Post-Imperial’s uplifting clothing celebrates artisans across Africa
Niyi Okuboyejo’s clothing is made in collaboration with creators and makers across the continent; people who he describes as being ‘narrators of their own stories’
Almost a decade after launching his menswear label Post-Imperial, the Nigeria-born, America-raised Niyi Okuboyejo finds himself finely balanced between activism and enterprise. ‘A seat at the table is great but it shouldn’t be the sole thing that should define you because, when you do that, you give people power that they don’t need to have,’ he says. ‘I don’t care to dismantle the status quo. I am more attracted to a kind of protest that is more silent.’
Okuboyejo doesn’t declare his politics on the front of a t-shirt or through postured postings on social media – he’s more interested in decolonising systems, humanising the materials he works with, and adding empathy and grace to the process. His happy clothes – Funtua cotton shirting, marble-dyed deadstock chenille sweats and hats, adire-dyed velvet suiting – are made in collaboration with artisans across Africa. ‘Power is an abstract thing and I don’t think you can ever dismantle an abstract thing but, for me, in an ideal world, dismantling power would be the goal because there’s always a dynamic of control over something or someone. And I don’t like that,’ he says.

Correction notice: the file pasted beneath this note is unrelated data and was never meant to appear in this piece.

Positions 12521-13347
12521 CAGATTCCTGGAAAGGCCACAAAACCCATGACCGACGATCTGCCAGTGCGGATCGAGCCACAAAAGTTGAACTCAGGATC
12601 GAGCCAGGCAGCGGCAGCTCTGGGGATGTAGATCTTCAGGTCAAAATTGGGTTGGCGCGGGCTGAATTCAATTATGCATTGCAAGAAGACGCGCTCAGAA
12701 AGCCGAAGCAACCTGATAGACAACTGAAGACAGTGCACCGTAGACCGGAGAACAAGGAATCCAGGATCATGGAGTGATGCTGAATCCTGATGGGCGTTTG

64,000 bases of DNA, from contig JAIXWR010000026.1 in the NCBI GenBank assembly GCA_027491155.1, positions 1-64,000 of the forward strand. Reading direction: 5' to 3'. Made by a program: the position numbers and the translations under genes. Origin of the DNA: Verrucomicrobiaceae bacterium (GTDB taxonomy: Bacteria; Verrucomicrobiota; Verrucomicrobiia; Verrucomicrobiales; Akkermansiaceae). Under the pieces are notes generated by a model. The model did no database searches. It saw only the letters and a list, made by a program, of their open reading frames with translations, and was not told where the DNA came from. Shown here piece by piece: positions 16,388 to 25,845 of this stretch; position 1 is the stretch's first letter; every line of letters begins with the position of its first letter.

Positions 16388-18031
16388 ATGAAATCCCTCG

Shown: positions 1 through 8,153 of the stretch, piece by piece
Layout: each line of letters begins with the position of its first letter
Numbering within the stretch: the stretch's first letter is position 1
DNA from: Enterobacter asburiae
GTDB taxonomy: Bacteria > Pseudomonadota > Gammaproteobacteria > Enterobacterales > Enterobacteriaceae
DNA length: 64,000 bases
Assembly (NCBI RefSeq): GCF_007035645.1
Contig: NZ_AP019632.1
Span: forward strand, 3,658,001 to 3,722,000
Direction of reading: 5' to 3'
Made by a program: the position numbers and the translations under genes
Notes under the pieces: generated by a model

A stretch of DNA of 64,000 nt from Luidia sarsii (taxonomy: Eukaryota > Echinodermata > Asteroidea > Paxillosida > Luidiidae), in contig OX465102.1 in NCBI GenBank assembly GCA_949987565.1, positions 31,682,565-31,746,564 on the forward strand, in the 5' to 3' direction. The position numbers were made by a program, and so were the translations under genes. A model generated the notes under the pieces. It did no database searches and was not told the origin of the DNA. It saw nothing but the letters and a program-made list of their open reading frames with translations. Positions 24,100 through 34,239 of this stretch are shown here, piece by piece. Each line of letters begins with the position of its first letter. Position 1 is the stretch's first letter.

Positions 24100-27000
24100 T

Jollof, by Post-Imperial
In the midst of global political unease the point of a project like Post-Imperial becomes more acute: ‘The people that I see interacting in this cultural setting, it’s almost like they don’t really want to dismantle the system. They just want to get the advantages of it to work for them. I think we should have an exchange of equal weight – you do this and I do this, it benefits us both.’ The people Okuboyejo works with are, he says, ‘narrators of their own stories. Post-Imperial is the conduit.’
He doesn’t set rigid parameters for his collaborators, but allows for their own hand to show through. ‘It might mean that polka dots come out slightly bigger than planned or we have to change the way we think about something but, that’s ok! Whether we like it or not, stories are not as definitive as we think.’ §